Activist government has been demonised in Australia and around the developed world with increasing ferocity over the past 40 years.

This pandemic, here and also in the United States, has seen the people temporarily put an end to that, but these campaigns will not stop.

Support for Labor premiers has reinforced Labor’s traditional position that government should step in to reduce economic insecurity and inequality.

Next steps

In the next decade, the pandemic and its aftermath, along with climate change, is going to completely reshape global, national and local politics.

Just as the conservatives internationally are in deep trouble on the pandemic, they are as deeply in trouble on inequality and climate change.

The pandemic deniers and the climate deniers think they are having a traditional argument with Labor about government intervention, but they are really arguing with a more formidable and less sentimental foe – health science and the laws of physics.

The pandemic has given us the opportunity to this time win the argument that ordinary people understand these challenges and only politicians that don’t care about working people and their communities will deny them.

The right’s success in demonising the whole political class over the past 20 to 30 years has depleted the reservoir of voter trust.

Progressive parties rely on voter trust to shape and win a mandate for change. The leadership of Labor premiers has gone some way to restoring that.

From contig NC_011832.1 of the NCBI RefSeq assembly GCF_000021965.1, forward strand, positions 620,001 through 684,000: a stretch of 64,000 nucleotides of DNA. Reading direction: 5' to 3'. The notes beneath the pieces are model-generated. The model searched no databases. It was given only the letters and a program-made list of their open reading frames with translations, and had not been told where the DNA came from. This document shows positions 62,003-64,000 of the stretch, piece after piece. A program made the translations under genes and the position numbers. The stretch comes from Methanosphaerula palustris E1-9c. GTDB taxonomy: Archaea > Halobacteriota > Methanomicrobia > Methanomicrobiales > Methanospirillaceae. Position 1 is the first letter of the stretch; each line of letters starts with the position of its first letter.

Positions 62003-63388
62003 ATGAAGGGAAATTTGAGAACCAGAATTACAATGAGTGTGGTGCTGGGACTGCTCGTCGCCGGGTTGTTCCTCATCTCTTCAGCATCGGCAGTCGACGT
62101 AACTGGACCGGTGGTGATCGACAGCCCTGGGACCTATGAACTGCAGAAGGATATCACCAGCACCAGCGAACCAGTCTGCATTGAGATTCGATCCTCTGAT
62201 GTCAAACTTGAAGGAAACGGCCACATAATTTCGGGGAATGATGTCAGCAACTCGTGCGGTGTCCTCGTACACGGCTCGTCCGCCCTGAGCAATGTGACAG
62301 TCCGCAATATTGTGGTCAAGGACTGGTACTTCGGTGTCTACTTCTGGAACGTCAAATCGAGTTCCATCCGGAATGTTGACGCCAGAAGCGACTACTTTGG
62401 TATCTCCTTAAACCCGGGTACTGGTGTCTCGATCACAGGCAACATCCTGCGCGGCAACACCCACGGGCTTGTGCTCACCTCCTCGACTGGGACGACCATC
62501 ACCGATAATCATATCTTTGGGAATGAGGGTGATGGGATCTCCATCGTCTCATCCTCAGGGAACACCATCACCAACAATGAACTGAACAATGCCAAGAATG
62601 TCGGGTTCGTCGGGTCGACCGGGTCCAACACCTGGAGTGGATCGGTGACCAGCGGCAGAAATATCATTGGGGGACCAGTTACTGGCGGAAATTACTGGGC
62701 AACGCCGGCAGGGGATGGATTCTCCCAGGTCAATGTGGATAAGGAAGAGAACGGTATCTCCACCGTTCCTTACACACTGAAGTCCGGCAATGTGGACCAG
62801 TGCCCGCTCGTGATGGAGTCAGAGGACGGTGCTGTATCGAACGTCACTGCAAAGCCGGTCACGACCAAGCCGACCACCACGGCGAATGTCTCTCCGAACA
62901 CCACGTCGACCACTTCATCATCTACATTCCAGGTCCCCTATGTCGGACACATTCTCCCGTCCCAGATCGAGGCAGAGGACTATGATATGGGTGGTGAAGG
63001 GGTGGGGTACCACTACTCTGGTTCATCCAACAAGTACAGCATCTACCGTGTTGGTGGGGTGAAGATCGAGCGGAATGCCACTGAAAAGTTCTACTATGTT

In this world, federal Labor must start with a core set of saleable intelligent reforms that build political capital for the next tranche of reforms and the one after that.

Anthony Albanese understands Joe Biden’s success in the US presidential campaign avoided the trap that his predecessor Hillary Clinton, and Labor’s unsuccessful 2019 campaign, fell into: Offering too much too quickly.

Labor is ambitious for progressive reforms in tax, health, superannuation, industrial relations and climate.

But if the 2019 election taught us anything, it’s that we can’t do them all at once.

The truth is, old-fashioned scare campaigns work.

Payments for fully vaccinated Australians
Anthony Albanese has learnt from the mistakes of the 2019 federal election. Photo: AAP

Lessons learnt

Labor’s election review concluded that Labor must have a strong message centred around growth and jobs.

A once-in-100-year pandemic and net zero by 2050 surely suggests that our agenda will centre around health, job creation, industrial relations, re-industrialisation and emissions reduction.

All of these reform areas are challenging. Leaving tax in the mix would simply take us back to 2019.

That election loss was narrow and deeply disturbing.

To win in 2022 Labor understands that our approach must be radically different. We have a democratic obligation to build the broadest possible coalition to win and set the scene for a broader debate in the years ahead.

We know that when the going gets tough government really matters and we simply can’t fight on too many fronts.

There are many paths to a fairer and more sustainable society and, as our Labor premiers have demonstrated with unity, the things we do together are the things that make us strong.

Australians are always at their best when times are tough. They fight hard to look after each other and they want leaders prepared to take difficult decisions and be honest with them.

That’s why premiers Andrews, Palaszczuk and McGowan are highly regarded and the Prime Minister is not.

Wayne Swan was Australia’s Treasurer from 2007 to 2013 and the Deputy Prime Minister from 2010 to 2013